Roberson v. Ryan et al

Filing 22

ORDER ADOPTING REPORT AND RECOMMENDATION, the 20 Report and Recommendation is adopted and the Petition for Writ of Habeas Corpus 1 is denied and dismissed with prejudice; a Certificate of Appealability and leave to proceed in forma pauperis on ap peal are denied; dismissal of certain portions of the petition is justified by a plain procedural bar and jurists of reason would not find the ruling debatable; on the remaining portions of the petition, Petitioner has not made a substantial showing of the denial of a constitutional right. Signed by Senior Judge Roslyn O Silver on 5/27/14. (REW)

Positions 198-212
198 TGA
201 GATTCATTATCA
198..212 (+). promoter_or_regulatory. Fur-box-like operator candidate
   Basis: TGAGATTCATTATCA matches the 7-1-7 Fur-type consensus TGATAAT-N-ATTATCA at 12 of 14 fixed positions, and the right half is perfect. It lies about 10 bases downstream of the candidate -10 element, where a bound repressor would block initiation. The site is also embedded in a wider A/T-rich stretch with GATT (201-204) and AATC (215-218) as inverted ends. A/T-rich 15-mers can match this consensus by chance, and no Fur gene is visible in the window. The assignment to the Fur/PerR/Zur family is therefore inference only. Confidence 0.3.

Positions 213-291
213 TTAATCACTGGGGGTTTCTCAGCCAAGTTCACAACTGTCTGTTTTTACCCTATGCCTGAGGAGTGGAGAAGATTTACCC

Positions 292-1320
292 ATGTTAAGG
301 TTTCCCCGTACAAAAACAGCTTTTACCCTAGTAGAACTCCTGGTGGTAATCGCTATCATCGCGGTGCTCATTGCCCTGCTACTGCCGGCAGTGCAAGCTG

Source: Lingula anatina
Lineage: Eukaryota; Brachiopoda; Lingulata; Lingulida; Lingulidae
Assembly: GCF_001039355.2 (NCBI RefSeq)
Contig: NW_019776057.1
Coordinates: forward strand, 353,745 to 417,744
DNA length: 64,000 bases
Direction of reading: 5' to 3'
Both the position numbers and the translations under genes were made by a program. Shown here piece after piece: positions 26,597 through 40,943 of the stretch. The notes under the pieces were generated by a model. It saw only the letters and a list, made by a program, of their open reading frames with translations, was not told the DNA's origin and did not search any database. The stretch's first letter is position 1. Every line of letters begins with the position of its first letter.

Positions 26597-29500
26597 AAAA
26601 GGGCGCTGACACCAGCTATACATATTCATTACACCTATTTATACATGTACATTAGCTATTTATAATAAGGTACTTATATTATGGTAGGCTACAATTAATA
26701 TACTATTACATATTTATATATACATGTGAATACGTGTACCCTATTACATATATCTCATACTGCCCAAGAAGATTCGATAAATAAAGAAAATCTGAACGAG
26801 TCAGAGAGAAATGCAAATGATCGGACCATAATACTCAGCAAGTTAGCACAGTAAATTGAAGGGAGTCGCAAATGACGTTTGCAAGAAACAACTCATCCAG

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1 2 3 4 5 6 IN THE UNITED STATES DISTRICT COURT 7 FOR THE DISTRICT OF ARIZONA 8 9 Qurian Vere Roberson, Petitioner, 10 11 vs. 12 Charles L. Ryan, et al., 13 Respondents. 14 ) ) ) ) ) ) ) ) ) ) ) ) No. CV-12-00250-PHX-ROS ORDER 15 16 On March 11, 2014, Magistrate Judge David K. Duncan issued a Report and 17 Recommendation (“R&R”) recommending Qurian Vere Roberson’s petition for writ of 18 habeas corpus be denied. (Doc. 20). Petitioner filed objections. (Doc. 21). For the 19 following reasons, the R&R will be adopted and the petition denied. 20 I. Standard of Review and Objections 21 A district judge “may accept, reject, or modify, in whole or in part, the findings or 22 recommendations made by the magistrate judge.” 28 U.S.C. § 636(b). Where any party has 23 filed timely objections to the R&R, the district court’s review of the part objected to must be 24 de novo. Id. The Court need not conduct any review of portions where no objection is made. 25 See United States v. Reyna-Tapia, 328 F.3d 1114, 1121 (9th Cir. 2003) (district court must 26 review only those portions of R&R to which there are objections). 27 Petitioner “concedes to the correctness of the factual background, and post conviction 28 proceedings as they are stated” in the R&R. (Doc. 21 at 1). Therefore, the Court will adopt 1 that factual background in full. Petitioner appears to object, however, to everything in the 2 R&R other than the factual background. Those objections are difficult to understand and 3 appear to be general objections rather than “specific” objections required by Federal Rule of 4 Civil Procedure 72. As noted by another judge, “general objections to an R & R are 5 tantamount to no objection at all.” Gutierrez v. Flannican, 2006 WL 2816599, at *2 (D. 6 Ariz. Sept. 29, 2006). Thus, the Court could summarily adopt the R&R in full. However, 7 out of an abundance of caution, the Court will review de novo the R&R’s conclusion on each 8 of Petitioner’s claims. 9 II. Five of Petitioner’s Claims Are Barred 10 The R&R concludes five of Petitioner’s claims are either “procedurally defaulted, 11 noncognizable, or moot.” (Doc. 20 at 9-10). Having reviewed the claims de novo, the R&R 12 is correct. That is, the R&R correctly reached the following five conclusions: 1) Petitioner 13 did not identify the federal basis for portions of one claim based on his counsel allegedly 14 admitting his guilt; 2) there is no constitutional right to severance of charges; 3) Petitioner 15 already obtained relief on his sentencing error claim; 4) errors of state sentencing law are not 16 cognizable in federal habeas; and 5) Petitioner did not raise his claim regarding the 17 composition of the jury as a separate “substantive claim” during state proceedings. (Doc. 20 18 at 9-10). Therefore, the R&R will be adopted regarding these five claims. 19 III. Petitioner’s Remaining Claims Fail on the Merits 20 The R&R addresses the merits of five claims. Having reviewed those claims de novo, 21 the R&R correctly rejects all five. In brief: 1) Petitioner has not shown the state court’s 22 decision on his ineffective assistance of counsel claim based on counsel’s statement 23 regarding guilt was “objectively unreasonable.” See Woodford v. Visciotti, 537 U.S. 19, 27 24 (2002); 2) Petitioner has not established any meaningful failure to turn over exculpatory 25 evidence because the evidence was available at the time of trial; 3) Petitioner has not 26 established any claim based on juror misconduct; 4) Petitioner was not denied effective 27 assistance of appellate counsel because the alleged sentencing error was corrected; and 5) 28 Petitioner’s ineffective assistance of counsel argument based on the firearm being inoperable -2- 1 was properly rejected because Arizona law does not require the weapon be operable. 2 Accordingly, 3 IT IS ORDERED the Report and Recommendation (Doc. 20) is ADOPTED and the 4 Petition for Writ of Habeas Corpus is DENIED and DISMISSED WITH PREJUDICE. 5 IT IS FURTHER ORDERED a Certificate of Appealability and leave to proceed in 6 forma pauperis on appeal are DENIED. Dismissal of certain portions of the petition is 7 justified by a plain procedural bar and jurists of reason would not find the ruling debatable. 8 On the remaining portions of the petition, Petitioner has not made a substantial showing of 9 the denial of a constitutional right. 10 DATED this 27th day of May, 2014. 11 12 13 14 15 16 17 18 19 20 21 22 23 24 25 26 27 28 -3-

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